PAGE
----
Last Monday, Oakland’s mayor Jean Quan ordered the forcible eviction of the Occupy Wall Street movement’s Oakland encampment, which had been situated directly outside of her office at City Hall off and on for the past two months.
Wakened in the early morning by an army of police outfitted in riot gear, demonstrators remained peaceful as more than 100 tents were destroyed, and dozens of arrests were made. The action precipitated the resignation of two of Quan’s top staffers, bringing the total resignations in response to her handling of Occupy Oakland to three. It also deepened this writer’s disappointment and embarrassment over the actions of someone who, not too long ago, could have been described as embodying the best of the Asian American movement of the ’60s and ’70s.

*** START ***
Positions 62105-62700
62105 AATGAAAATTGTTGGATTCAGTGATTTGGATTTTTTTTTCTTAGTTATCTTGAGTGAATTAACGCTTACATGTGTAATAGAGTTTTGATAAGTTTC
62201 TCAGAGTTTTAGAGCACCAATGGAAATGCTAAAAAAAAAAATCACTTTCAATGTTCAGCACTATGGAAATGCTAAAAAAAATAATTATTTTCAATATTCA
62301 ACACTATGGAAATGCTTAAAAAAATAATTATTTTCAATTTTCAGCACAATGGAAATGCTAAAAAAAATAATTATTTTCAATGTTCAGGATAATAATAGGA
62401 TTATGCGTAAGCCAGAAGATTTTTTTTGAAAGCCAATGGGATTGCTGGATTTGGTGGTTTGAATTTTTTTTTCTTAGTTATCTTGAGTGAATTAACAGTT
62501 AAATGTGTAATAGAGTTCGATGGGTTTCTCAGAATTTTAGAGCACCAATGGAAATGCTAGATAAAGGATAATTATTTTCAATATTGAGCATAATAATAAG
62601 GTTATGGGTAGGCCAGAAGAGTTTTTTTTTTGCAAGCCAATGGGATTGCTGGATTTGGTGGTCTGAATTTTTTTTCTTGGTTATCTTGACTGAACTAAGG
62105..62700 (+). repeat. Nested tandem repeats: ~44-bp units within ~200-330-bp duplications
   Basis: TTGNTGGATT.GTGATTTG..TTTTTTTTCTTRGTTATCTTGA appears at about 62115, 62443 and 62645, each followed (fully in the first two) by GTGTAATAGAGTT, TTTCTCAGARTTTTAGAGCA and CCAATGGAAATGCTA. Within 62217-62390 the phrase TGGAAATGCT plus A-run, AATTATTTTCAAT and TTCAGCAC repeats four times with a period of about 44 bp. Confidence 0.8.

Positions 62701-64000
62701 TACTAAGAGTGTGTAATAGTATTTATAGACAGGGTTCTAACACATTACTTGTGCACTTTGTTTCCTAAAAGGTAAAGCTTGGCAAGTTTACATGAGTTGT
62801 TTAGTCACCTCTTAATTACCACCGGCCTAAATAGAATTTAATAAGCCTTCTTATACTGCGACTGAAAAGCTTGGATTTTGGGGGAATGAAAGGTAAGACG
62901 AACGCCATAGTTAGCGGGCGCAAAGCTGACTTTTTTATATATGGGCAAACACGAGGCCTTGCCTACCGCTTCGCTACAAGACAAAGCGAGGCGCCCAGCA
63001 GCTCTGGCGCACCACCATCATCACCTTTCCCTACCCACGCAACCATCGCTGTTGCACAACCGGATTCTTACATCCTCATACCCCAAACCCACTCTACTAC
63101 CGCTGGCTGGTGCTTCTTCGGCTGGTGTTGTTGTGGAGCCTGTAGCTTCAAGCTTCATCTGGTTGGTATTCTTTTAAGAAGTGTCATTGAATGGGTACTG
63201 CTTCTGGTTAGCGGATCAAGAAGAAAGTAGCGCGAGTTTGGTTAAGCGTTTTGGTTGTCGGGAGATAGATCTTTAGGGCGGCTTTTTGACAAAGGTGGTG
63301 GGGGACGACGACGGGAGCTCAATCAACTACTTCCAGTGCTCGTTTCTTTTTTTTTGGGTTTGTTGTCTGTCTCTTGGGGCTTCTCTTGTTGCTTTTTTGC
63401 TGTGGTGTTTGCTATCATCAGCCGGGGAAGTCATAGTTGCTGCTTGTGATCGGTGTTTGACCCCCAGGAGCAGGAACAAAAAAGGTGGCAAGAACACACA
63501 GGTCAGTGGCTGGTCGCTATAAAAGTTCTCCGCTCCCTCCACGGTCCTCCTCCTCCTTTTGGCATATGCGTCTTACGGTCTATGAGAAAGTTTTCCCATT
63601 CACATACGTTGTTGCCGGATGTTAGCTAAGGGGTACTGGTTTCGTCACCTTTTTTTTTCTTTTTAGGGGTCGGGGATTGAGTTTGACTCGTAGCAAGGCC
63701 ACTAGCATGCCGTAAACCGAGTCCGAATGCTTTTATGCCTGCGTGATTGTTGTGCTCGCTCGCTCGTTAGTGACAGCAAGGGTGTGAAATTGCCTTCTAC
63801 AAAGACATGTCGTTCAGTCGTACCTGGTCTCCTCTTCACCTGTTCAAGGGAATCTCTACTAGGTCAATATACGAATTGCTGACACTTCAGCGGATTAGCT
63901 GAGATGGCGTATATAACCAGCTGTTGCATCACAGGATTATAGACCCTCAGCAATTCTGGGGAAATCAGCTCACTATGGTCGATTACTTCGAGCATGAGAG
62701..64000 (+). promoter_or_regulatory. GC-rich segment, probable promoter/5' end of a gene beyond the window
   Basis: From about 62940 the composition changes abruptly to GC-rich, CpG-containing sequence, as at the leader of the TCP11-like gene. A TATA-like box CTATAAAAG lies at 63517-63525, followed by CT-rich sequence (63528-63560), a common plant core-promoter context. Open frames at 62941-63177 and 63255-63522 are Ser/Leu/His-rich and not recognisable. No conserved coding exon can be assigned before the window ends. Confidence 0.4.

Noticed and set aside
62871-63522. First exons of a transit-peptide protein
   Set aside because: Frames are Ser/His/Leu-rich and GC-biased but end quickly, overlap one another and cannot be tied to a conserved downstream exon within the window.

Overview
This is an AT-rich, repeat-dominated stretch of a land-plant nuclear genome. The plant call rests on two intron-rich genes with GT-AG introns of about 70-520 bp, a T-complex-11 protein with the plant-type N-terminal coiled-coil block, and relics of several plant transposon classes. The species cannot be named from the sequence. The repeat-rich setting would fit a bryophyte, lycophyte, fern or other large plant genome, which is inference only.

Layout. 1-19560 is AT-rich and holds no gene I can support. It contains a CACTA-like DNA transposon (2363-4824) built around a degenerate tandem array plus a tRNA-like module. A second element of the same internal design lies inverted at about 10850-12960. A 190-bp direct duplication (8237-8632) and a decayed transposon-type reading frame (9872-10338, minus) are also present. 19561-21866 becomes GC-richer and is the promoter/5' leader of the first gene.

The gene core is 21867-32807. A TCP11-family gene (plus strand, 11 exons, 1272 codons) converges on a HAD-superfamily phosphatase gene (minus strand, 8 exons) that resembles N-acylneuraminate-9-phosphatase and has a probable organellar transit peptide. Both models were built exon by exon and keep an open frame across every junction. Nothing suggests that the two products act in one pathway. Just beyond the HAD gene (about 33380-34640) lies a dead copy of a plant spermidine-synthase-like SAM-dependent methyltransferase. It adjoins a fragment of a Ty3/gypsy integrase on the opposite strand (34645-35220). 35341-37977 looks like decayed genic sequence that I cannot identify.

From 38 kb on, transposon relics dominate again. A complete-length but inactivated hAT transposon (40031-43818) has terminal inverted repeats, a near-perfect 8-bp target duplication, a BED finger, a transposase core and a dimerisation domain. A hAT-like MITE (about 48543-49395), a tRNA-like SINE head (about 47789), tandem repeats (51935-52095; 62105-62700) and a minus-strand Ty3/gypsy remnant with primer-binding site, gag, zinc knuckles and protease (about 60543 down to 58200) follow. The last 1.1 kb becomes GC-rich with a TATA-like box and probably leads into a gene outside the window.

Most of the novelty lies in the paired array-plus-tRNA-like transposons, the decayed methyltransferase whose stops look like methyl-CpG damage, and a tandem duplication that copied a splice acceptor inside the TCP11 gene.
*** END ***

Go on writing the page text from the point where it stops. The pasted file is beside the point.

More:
As an undergraduate at UC Berkeley, Quan was intensely involved with the Third World Liberation Front’s (TWLF) radical efforts to create ethnic studies programs, ultimately spearheading the establishment of the Asian American Studies program there. After graduating, she continued her activism in New York’s Chinatown, and, much later, joined Oakland School Board, and City Council, where she fought for a variety of progressive causes. Last summer, when large-scale demonstrations broke out in protest of a lenient verdict handed down to BART police officer Johannes Mehserle — who was on trial for shooting Oscar Grant while the latter was face-down and restrained — it was hardly a surprise when Jean Quan joined in a human chain to protect demonstrators from riot police. She was just dusting off an old skill set.